Hegemonic Masculinity and Emphasized Femininity

The interrelation of gender on a very large scale is centered on a single structural fact: the global dominance of men over women.

This structural fact provides the basis for relationships among men that define a hegemonic form of masculinity in all of society.

"Hegemonic masculinity" is constructed in relation to other subordinated masculinities as well as in relation to women.

A patriarchal social order is based on the interplay of these different masculinities.

Masculinity is hegemonic among men. No femininity is hegemonic.

Definition of "hegemonic masculinity" is: "a social ascendancy achieved in a play of social forces that extends beyond contests of brute power into the organization of private life and cultural processes."

Ascendancy achieved through violent threats is not hegemony.

Ascendancy embedded in religious doctrine and practice, mass media content, wage structures, the design of housing, welfare/taxation policies, is.

Two common misunderstandings of hegemonic masculinity are:

1) though it does not refer to ascendancy based on force, it is not incompatible wit it
2) it does not mean total cultural dominance, the obliteration of alternatives, i.e., subordination not elimination

Cultural ideals of masculinity need not conform to the personalities of actual men or the realities of everyday achievement of men.

Hegemonic masculinity is very public through the mass media. It is not what men who are powerful are, but what sustains their power and what they support.

Most men benefit from the subordination of women.

Hegemonic masculinity contains a mix of strategies such as, "openings towards domesticity and openings towards violence, towards misogyny and towards heterosexual attraction."

It is constructured in relation to women and to subordinated masculinities. Hegemonic masculinity is heterosexual and closely tied to marriage. A key type of subordinated masculinity is homosexual as is dominance over young men, i.e., in the trades.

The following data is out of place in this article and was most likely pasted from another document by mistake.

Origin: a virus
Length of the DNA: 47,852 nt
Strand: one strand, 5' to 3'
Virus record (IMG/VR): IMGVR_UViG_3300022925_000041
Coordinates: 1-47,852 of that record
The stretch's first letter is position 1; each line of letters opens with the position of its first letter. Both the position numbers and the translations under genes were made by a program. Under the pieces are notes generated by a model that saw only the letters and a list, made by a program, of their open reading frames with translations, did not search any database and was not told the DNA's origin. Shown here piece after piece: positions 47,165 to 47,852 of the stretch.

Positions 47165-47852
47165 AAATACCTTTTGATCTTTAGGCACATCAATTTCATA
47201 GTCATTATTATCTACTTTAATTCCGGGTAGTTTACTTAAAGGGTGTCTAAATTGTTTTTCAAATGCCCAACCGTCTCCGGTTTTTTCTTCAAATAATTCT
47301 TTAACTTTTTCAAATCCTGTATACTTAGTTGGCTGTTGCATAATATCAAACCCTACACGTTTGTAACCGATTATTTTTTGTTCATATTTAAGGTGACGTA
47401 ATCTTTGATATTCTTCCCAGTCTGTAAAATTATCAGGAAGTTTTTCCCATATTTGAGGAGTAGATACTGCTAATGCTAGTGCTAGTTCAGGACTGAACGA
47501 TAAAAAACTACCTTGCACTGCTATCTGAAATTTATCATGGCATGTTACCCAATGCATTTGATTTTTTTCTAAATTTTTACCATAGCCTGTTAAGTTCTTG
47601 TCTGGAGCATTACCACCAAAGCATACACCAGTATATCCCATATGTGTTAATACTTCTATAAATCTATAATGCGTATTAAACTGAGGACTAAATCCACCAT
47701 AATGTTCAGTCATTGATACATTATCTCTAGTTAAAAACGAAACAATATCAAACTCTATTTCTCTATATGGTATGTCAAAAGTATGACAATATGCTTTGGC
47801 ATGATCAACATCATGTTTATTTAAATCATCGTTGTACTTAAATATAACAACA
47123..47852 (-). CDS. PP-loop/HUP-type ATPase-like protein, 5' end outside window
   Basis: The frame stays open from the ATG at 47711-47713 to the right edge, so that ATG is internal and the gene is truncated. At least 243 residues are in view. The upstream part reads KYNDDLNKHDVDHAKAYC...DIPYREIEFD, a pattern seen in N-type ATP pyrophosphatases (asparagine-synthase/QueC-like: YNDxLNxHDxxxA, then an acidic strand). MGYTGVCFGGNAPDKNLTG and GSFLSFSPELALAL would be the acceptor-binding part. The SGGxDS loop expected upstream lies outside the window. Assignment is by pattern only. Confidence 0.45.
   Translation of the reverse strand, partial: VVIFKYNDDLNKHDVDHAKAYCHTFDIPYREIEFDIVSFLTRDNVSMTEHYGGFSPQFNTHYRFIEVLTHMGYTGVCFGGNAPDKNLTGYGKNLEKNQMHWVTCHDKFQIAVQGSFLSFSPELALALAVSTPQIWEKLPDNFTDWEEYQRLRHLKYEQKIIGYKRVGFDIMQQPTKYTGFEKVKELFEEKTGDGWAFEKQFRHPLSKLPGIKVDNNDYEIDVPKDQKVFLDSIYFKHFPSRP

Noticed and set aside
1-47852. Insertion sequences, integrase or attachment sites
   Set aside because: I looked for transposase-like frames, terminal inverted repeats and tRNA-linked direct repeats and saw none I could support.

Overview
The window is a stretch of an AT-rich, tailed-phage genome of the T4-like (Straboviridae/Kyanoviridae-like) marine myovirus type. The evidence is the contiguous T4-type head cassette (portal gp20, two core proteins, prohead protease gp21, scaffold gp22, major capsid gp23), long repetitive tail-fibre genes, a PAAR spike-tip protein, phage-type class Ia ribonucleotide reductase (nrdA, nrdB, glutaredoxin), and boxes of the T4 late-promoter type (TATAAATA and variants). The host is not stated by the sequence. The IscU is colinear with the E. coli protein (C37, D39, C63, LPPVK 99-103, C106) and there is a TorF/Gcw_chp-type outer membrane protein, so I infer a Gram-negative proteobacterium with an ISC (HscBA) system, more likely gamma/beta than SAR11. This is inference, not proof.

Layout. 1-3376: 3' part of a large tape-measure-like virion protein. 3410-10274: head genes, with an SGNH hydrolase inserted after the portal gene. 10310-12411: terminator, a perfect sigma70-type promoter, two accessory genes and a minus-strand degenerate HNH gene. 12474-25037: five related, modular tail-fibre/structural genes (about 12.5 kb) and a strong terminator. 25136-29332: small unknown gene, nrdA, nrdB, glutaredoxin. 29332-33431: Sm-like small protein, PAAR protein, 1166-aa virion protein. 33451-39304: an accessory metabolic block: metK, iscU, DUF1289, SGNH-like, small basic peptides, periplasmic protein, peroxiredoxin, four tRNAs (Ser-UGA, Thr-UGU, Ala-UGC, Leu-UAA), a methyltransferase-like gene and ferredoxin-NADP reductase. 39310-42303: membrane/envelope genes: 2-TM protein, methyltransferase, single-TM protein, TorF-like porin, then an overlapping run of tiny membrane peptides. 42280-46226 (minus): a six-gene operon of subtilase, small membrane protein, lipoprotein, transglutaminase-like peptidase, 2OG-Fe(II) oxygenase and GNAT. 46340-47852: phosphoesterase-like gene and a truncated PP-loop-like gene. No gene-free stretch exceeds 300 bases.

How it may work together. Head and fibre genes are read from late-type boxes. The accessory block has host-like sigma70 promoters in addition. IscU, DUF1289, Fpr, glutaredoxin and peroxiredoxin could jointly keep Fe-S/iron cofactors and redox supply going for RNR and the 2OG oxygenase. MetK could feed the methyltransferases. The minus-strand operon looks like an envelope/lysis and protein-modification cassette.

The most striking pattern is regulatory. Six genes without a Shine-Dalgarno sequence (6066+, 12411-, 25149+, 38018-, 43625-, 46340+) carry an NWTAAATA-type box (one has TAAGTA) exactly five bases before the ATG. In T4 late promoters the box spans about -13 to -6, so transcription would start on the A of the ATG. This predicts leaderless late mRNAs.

New forms of femininity may emerge and disappear at the mass level: however, all forms of femininity are constructed in the context of the subordination of women to men.

There are two main aspects of this asymmetry described above:

1) The concentration of social power in the hands of men leaves little room for women to construct
     institutionalized power   relationships over other women
2) The organization of a hegemony around dominance over the other sex is absent from the social
     construction of femininity

Actual femininities may be more diverse than actual masculinities.

In "emphasized femininity" the option of compliance is central to femininity.

Forms of femininity are clearly defined on a large social scale.

Differentiation is obvious based on the global suordination of women to men.

Forms of femininity are:
1) compliance with this subordination by accommodating the interests and desires of men.
    This is called "emphasized femininity."
2) resistance or forms of non-compliance
3) complex strategic combinations of compliance, resistance, and cooperation

The dynamics of change in the gender other depends on the interplay among these forms of femininity.

What examples of this does Connell give in the public cultural construction of "emphasized femininity?"

In conclusion, Connell states that, "Central to the maintenance of emphasized femininity is practice
that prevents other models of femininity gaining cultural articulation."